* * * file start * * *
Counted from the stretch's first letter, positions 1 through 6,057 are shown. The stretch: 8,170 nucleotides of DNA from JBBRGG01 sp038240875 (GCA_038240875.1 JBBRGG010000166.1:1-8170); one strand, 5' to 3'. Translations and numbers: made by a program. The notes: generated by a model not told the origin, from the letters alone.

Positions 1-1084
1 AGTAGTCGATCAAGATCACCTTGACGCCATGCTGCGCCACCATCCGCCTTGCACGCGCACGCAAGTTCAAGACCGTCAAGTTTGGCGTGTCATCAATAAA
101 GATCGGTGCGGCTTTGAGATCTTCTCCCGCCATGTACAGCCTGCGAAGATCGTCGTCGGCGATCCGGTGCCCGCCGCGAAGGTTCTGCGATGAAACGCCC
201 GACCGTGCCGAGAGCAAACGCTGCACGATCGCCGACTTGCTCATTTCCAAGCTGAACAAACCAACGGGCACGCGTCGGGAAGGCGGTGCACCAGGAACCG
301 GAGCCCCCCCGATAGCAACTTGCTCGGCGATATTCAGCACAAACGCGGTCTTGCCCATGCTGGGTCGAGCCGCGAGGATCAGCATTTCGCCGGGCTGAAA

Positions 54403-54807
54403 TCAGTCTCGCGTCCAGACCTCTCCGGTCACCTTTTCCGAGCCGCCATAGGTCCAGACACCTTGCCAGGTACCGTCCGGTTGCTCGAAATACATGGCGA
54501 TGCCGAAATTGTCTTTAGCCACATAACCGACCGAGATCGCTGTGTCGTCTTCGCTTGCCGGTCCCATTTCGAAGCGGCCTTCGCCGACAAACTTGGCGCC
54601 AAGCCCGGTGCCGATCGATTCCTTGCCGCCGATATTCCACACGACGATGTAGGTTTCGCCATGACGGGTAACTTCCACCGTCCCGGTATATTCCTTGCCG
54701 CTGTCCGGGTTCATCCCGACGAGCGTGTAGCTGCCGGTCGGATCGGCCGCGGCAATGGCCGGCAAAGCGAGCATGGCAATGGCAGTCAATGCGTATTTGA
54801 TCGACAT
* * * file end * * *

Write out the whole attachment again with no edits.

Counted from the stretch's first letter, positions 1 through 6,057 are shown. The stretch: 8,170 nucleotides of DNA from JBBRGG01 sp038240875 (GCA_038240875.1 JBBRGG010000166.1:1-8170); one strand, 5' to 3'. Translations and numbers: made by a program. The notes: generated by a model not told the origin, from the letters alone.

Positions 1-1084
1 AGTAGTCGATCAAGATCACCTTGACGCCATGCTGCGCCACCATCCGCCTTGCACGCGCACGCAAGTTCAAGACCGTCAAGTTTGGCGTGTCATCAATAAA
101 GATCGGTGCGGCTTTGAGATCTTCTCCCGCCATGTACAGCCTGCGAAGATCGTCGTCGGCGATCCGGTGCCCGCCGCGAAGGTTCTGCGATGAAACGCCC
201 GACCGTGCCGAGAGCAAACGCTGCACGATCGCCGACTTGCTCATTTCCAAGCTGAACAAACCAACGGGCACGCGTCGGGAAGGCGGTGCACCAGGAACCG
301 GAGCCCCCCCGATAGCAACTTGCTCGGCGATATTCAGCACAAACGCGGTCTTGCCCATGCTGGGTCGAGCCGCGAGGATCAGCATTTCGCCGGGCTGAAA

Positions 54403-54807
54403 TCAGTCTCGCGTCCAGACCTCTCCGGTCACCTTTTCCGAGCCGCCATAGGTCCAGACACCTTGCCAGGTACCGTCCGGTTGCTCGAAATACATGGCGA
54501 TGCCGAAATTGTCTTTAGCCACATAACCGACCGAGATCGCTGTGTCGTCTTCGCTTGCCGGTCCCATTTCGAAGCGGCCTTCGCCGACAAACTTGGCGCC
54601 AAGCCCGGTGCCGATCGATTCCTTGCCGCCGATATTCCACACGACGATGTAGGTTTCGCCATGACGGGTAACTTCCACCGTCCCGGTATATTCCTTGCCG
54701 CTGTCCGGGTTCATCCCGACGAGCGTGTAGCTGCCGGTCGGATCGGCCGCGGCAATGGCCGGCAAAGCGAGCATGGCAATGGCAGTCAATGCGTATTTGA
54801 TCGACAT